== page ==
At age 91 painter and printmaker Suki Berg brings a wealth of history and imagery to this retrospective. There is something in the broad ocean of time that Berg has pursued with her themes and methods of image making that is fascinating. Not only for the way the way her work slips in and out of art historical moments following its own course, but also for the perspective Berg’s ongoing dedication affords us in considering how art shapes the artist’s identity and all the humanity that reveals.
Berg is a prolific painter and printmaker, so exhibits like this require us to wade through some of her extensive output looking for signposts, connections, threads and notable moments. Over the past fifty years she has consistently used abstraction and the figure to explore the emotional territory of social and personal alienation. Because her career started when Abstract Expressionism and the intensely articulated gestural mark were dominant, that movement’s attitude of painterly freedom and emotional self-expression remains a keystone to her art making.
From the beginning Berg’s paintings and prints have dealt with estrangement. In some of her earliest imagery it is the family circle in particular where isolation is most intensely felt. The 1956 oil painting, “The Family on a Beach”, is a long vertical landscape with thick, flat horizontal bands of bright color sharply sliced along one side by two long, intensely colored adult figures. Simply and loosely painted they stand close together but their simplified faces look in opposite directions, physically connected but detached from one another. In the lower corner of the image is a small childlike figure seated on a pink blanket. Pale and roughly painted against the brushy yellow sand, its empty face looks toward the standing figures to create a haunting triangle of disengaged attachment.
|In Berg’s painting brushwork is energy but it is the human figure that serves consistently as the charged emotional ground. This is typified by the vividly colored “Ulysses and His Alter Ego” (1999). This image is centered on a bright pink and purple profile of a man outlined by a brushed and rubbed light yellow background. While that face gazes with open interest toward an indistinct figure over one shoulder, another murkier face and body emerge like a cast shadow from the back of his head. That phantom then pulls the viewer’s eye toward an array of vaguely architectural electric blue pillars or bars that weigh heavily in one corner of the image. Within the myth of the homeward bound hero Berg has deftly pictured the churning, mixed internal territory of desire and reluctance.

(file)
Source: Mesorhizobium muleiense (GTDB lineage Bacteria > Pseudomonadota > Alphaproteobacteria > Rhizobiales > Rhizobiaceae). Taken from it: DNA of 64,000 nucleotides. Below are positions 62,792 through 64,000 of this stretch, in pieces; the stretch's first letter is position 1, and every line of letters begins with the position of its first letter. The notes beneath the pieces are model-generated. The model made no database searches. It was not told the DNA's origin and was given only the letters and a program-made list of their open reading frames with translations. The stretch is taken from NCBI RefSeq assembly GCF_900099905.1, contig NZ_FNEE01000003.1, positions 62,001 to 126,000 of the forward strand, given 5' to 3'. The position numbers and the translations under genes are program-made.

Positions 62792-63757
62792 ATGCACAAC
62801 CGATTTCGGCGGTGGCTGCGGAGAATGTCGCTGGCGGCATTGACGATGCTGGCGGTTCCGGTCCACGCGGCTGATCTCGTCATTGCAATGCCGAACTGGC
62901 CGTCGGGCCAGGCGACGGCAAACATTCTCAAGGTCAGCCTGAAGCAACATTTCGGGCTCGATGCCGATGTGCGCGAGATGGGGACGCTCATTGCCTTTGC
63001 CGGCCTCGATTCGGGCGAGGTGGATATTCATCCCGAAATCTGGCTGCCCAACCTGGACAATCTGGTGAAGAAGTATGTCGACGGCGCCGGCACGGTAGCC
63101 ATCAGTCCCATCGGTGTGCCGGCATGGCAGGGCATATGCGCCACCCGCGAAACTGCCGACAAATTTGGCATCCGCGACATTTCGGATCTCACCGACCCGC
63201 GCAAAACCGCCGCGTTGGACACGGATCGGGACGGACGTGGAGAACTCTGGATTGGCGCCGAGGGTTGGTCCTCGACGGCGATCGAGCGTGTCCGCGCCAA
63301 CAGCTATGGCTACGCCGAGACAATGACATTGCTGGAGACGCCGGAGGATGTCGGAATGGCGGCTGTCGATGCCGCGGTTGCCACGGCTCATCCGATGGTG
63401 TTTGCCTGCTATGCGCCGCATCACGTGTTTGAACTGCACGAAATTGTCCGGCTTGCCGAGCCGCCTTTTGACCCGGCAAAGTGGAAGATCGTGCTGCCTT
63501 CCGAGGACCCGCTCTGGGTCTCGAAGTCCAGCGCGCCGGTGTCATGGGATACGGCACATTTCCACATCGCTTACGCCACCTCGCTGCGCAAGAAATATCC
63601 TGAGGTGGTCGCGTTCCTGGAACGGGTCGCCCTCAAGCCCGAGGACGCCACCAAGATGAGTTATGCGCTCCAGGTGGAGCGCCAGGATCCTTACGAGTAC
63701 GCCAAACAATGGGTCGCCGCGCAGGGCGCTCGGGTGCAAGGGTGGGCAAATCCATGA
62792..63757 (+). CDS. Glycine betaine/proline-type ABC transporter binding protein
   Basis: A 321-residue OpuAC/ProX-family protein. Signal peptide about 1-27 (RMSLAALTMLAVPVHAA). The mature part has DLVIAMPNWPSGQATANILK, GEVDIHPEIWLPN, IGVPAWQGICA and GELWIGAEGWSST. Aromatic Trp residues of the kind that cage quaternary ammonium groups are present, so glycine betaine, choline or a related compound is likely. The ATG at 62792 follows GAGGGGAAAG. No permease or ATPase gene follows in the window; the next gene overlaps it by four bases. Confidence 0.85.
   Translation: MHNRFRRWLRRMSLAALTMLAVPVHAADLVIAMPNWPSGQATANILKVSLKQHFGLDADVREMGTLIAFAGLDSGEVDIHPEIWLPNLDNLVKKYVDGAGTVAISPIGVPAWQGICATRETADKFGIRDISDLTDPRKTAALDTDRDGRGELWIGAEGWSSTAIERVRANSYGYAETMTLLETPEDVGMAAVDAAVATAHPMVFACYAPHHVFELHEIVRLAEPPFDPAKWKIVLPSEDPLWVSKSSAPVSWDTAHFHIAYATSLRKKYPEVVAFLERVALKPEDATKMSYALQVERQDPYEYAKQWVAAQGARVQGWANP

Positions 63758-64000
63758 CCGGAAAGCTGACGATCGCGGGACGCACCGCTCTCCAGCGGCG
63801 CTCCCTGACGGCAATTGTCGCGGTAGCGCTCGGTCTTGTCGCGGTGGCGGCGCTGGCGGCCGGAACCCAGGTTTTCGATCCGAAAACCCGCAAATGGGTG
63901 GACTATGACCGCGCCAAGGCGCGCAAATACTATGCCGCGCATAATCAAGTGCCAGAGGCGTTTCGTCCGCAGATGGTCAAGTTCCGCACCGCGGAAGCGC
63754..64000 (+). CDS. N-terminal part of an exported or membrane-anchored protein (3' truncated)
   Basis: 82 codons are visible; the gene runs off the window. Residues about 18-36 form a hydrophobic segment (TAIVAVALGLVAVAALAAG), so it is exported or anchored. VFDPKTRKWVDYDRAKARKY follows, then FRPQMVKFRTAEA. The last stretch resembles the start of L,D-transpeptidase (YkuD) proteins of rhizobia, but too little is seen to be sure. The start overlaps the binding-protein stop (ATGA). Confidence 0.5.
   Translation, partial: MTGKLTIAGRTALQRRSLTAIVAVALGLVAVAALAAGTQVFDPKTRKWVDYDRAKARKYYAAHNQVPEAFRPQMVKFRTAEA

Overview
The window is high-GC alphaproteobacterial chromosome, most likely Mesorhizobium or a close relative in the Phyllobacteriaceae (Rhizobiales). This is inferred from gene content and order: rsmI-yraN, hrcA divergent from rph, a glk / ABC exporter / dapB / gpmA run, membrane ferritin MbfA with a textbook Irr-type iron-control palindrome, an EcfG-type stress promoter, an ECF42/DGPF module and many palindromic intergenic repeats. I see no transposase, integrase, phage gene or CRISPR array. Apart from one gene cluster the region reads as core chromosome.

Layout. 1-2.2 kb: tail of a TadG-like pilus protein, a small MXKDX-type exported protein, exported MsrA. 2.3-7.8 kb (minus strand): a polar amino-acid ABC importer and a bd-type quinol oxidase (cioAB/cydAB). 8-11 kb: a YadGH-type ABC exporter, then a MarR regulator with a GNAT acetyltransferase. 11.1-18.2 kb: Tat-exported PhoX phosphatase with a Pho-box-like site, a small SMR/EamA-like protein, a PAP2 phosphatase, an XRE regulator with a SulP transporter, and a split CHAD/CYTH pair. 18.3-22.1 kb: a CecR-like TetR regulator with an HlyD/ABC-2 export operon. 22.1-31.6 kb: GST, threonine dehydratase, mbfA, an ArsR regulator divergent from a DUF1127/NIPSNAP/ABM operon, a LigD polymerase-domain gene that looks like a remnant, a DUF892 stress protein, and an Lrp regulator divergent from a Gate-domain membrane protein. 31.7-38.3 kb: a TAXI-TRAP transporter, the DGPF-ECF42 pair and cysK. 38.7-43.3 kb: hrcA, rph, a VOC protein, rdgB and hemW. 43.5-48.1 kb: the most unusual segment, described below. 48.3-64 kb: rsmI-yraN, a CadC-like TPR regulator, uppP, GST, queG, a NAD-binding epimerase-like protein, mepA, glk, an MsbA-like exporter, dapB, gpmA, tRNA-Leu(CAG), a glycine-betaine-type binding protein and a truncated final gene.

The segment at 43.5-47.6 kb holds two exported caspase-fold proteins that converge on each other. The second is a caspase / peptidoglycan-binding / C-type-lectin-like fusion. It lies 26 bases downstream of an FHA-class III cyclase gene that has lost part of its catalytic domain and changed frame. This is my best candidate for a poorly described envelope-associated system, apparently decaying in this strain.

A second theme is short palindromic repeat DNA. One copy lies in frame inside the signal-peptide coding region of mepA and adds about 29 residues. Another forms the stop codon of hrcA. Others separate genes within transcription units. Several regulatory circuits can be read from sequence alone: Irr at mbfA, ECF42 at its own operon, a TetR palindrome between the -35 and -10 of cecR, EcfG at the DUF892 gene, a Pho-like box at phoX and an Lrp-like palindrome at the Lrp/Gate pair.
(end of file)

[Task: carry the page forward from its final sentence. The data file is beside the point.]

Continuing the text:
Berg has written of her use of the human figure that she continually searches “for the image that bespeaks man’s frailties”. So it is not surprising that in the early 90’s, when she began to have troubles with her hands and painting and printmaking became increasingly difficult, she began to explore photography as a way to keep working then turned the camera on her own nude, 80 year old body.
Unlike her paintings and prints where figures are always generalized forms and emotions swirl in a language of paint and pigment washes, Berg’s self portraits are shockingly straightforward and direct. In “Self Portrait with Mirror Image”, a black and white photo etching from 1996, she stands looking directly at the viewer, her slightly curving shoulders outlined graphically in the mirror and a penetrating, slightly puzzled or fearful look on her face. Her shoulders and arms look almost ageless as she modestly crosses her arms across her breasts, but that very modesty only serves to outline the curl and knobby texture of the arthritis in her hands.
If John Coplans’ photographs of his aging body explored the strength and humor to be found in the creases and folds of a body growing old, Berg’s self portraits expose the psychological vulnerability of it. Yet remarkably, Berg suggests a sense of power exists in that space of vulnerability, a power for reinvention. As her “Self Portrait Series” continues the artist’s crossed-arm figure dons a speckled mask. The effect is like looking something transmuting, becoming alien and not quite human. In “#7 (The Family)” from that series the figure is both old woman and changeling, with the artist’s slightly bent figure seeming to embrace itself, as well as cradle a miniature of itself; an archetype of frailty, difference and nurturing that, because of its tripled direct gaze, seems utterly aware.
In the spirit of remaking and Berg’s determination to continue to make art despite the limits of her physical body, she has developed new prints entitled “The Flower Series” for this exhibition. Made from two found etching plates of flowers she reworked over and over with acid baths, these images are strikingly different from the self-portraits. While outlines of leaves or stems can be seen here and there, overall they are entirely organic, abstract washes of bright, intense colors whose liquid flow suggests aerial photographs of flooded or volcanic landscapes.
There is much in the luminosity of these painterly prints that suggests the freedom and exuberance of her earlier painting. Not one to plan out a painting, Berg preferred to “find” her figures with her brushwork and then develop the picture. In these newest prints she looks with admitted failing eyesight into the puddles and eddies of the acid’s burn for simple, accidental shapes that give the individual works their titles. If the radiance of the new imagery is any indication, despite her ongoing physical limitations, this is a joyous return to spontaneity and discovery for the artist.